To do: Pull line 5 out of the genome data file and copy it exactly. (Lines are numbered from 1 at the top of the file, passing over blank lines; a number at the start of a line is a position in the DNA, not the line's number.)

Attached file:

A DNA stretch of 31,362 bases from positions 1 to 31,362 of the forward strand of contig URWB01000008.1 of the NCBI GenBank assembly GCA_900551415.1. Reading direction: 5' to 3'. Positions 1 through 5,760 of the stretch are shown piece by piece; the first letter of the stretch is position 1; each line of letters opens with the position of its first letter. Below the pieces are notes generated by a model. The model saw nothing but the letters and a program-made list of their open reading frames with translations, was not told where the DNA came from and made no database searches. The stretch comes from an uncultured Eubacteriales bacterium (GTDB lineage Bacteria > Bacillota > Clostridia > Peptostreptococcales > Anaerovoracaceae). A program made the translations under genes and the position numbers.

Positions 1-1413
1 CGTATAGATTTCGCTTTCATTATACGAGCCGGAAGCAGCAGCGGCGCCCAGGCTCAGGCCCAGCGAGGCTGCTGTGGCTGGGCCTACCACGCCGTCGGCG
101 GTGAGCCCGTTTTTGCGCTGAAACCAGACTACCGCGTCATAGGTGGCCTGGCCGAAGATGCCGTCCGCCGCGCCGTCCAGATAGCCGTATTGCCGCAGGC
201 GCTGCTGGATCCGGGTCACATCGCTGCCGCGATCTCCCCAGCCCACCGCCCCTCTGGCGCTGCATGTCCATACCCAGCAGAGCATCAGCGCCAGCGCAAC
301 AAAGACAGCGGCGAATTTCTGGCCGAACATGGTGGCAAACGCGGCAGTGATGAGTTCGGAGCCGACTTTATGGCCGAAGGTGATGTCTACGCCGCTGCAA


201 GCTGCTGGATCCGGGTCACATCGCTGCCGCGATCTCCCCAGCCCACCGCCCCTCTGGCGCTGCATGTCCATACCCAGCAGAGCATCAGCGCCAGCGCAAC